Whitening toothpastes

Whitening toothpastes.  Photo from www.veer.com

The first toothpastes were made in ancient Egypt and consisted of a mixture of vinegar and pumice. And although modern whitening toothpastes have a complex composition and include many different components, all toothpastes, whitening as well as a simple, include a number of similar elements:

  • Abrasives (From the Latin "Abrasio" — scraping, scraping) can vary and can include dicalcium phosphate, silica or aluminum oxide.
  • Fillers stabilize the tooth paste and make it thick. Often used natural substances such as extract of seaweed.
  • For the formation of various colors of toothpaste used natural and artificial Dyes.
  • Foaming agents help to remove plaque and food debris. Usually used for this purpose lauryl.
  • Fluoride: Sodium monofluorophosphate (0.76%) or sodium phosphate (0.24%), fluorides and other compounds normally used as a means of preventing dental caries.
  • Flavorings with taste of peppermint and curly, cinnamon and pine needles give her a taste of the toothpaste.
  • Humidifiers— Humectants such as sorbitol and glycerin are used to prevent drying of toothpaste.
  • Preservatives— Component such as metilparaban propilparaban and help prevent bacteria and fungi, extending thus the shelf life of the toothpaste.
  • Sweeteners: Pastes are used for sweetening saccharin, sorbitol, etc.

Whitening Toothpaste whitens teeth mainly due to the mechanical action of soft abrasives, and / or activity of the enzyme supplements. In addition, these components effectively clarified (bleached) teeth by removing plaque, stained plaque and stains. There are special components, which inhibit the growth of crystals and thus disrupt the seal of plaque to the state of tartar. For example, use of materials, such as 1.3% sodium pyrophosphate and 1.5% — copolymer, effectively inhibit the formation of tartar.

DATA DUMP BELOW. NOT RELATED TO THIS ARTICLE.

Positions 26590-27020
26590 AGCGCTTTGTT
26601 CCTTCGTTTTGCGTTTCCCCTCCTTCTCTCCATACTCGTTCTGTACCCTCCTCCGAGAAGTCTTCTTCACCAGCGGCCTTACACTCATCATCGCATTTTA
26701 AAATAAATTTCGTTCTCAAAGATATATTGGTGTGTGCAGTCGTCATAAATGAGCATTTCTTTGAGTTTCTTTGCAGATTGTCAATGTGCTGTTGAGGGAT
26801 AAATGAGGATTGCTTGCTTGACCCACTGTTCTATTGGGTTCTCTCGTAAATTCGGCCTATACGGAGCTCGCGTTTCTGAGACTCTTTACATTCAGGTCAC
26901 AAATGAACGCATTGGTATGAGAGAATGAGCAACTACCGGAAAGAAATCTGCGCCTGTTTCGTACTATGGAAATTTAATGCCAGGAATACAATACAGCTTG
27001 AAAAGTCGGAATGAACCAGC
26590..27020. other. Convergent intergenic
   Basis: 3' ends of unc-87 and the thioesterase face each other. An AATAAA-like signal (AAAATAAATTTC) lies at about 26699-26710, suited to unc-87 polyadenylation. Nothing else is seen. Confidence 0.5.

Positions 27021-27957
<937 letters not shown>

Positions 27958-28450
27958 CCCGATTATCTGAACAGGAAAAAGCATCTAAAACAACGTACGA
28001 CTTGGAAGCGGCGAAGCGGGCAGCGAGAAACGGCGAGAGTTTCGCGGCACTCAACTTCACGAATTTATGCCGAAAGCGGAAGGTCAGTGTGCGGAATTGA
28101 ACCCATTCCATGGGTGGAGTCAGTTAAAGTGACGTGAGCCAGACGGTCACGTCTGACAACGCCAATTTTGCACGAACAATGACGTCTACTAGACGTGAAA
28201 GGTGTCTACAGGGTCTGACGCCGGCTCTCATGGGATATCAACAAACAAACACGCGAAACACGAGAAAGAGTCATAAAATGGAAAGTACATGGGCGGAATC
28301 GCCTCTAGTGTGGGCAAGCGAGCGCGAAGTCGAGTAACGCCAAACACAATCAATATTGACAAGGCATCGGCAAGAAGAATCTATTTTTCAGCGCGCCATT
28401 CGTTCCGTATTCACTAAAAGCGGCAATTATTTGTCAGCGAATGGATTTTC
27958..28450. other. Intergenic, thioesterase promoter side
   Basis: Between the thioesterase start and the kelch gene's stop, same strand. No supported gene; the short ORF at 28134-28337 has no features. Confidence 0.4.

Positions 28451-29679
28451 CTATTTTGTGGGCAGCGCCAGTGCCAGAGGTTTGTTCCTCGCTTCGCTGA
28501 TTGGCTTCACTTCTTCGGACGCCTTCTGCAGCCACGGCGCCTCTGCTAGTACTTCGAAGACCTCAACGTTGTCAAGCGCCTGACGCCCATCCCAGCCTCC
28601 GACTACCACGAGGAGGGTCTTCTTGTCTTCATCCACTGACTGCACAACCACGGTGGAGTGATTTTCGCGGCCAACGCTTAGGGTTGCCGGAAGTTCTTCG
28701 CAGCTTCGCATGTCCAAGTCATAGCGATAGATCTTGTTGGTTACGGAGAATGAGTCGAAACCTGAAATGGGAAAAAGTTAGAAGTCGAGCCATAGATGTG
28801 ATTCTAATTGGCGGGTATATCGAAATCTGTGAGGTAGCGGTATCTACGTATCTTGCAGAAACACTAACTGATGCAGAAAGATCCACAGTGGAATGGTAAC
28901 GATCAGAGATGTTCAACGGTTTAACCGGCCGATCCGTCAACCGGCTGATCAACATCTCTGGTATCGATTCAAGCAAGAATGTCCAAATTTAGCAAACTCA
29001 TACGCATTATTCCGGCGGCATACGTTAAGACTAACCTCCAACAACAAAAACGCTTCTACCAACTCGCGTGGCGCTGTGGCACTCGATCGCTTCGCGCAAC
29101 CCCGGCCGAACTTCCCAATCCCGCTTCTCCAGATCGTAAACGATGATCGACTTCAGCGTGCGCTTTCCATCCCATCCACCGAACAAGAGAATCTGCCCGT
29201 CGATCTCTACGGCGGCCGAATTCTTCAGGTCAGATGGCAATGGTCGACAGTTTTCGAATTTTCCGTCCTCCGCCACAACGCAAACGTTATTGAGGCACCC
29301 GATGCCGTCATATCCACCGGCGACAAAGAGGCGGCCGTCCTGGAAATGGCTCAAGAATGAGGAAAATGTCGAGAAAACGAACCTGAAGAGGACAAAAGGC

Dentists estimate that between toothpastes required to achieve noticeable results without the use of harsh abrasives, which simultaneously with the removal of plaque staining can abrade the softest part of the tooth. What abrasiveness of toothpaste, the more likely is a violation of the natural tooth structure. Abrasiveness of toothpaste must meet the minimum required to maintain the cleanliness of the teeth. Thus, it is better to use toothpastes that have low abrasiveness and able to effectively clean teeth gently. Consumers should be careful with toothpastes that have a high abrasion, advertise remove color stains and application of white pigments (titanium dioxide) for a quick whitening effect.

Currently on the market there are pastes containing low concentrations (1%) hydrogen peroxide. According to the manufacturers, such pastes provide a more thorough oral hygiene due to the oxidative effects of hydrogen peroxide. This substance helps to wash away food debris that accumulate between the teeth and under the gum in hard to reach areas a toothbrush. Bleaching effect in this case is achieved only after prolonged use, and is not associated with an oxidizing action of hydrogen peroxide. Prolonged use of these pastes can eventually lead to a brighter teeth.

Become available as products that combine low abrasive whitening gel and toothpaste. They contain papain enzyme and carbamide peroxide is used for bleaching household. Noticeable effect when using these products has been marked as dentists and consumers.

Baking soda is also a popular component of a number of so-called whitening toothpastes. Consumers often think that baking soda can whiten teeth. However, scientifically proven effect of soda is minimal and is not documented in the dental literature.

Experts do not recommend ever use bleach, as they increase the sensitivity of teeth, and they begin to react strongly to the cold and hot. Whitening toothpaste should not be used more than twice a week.

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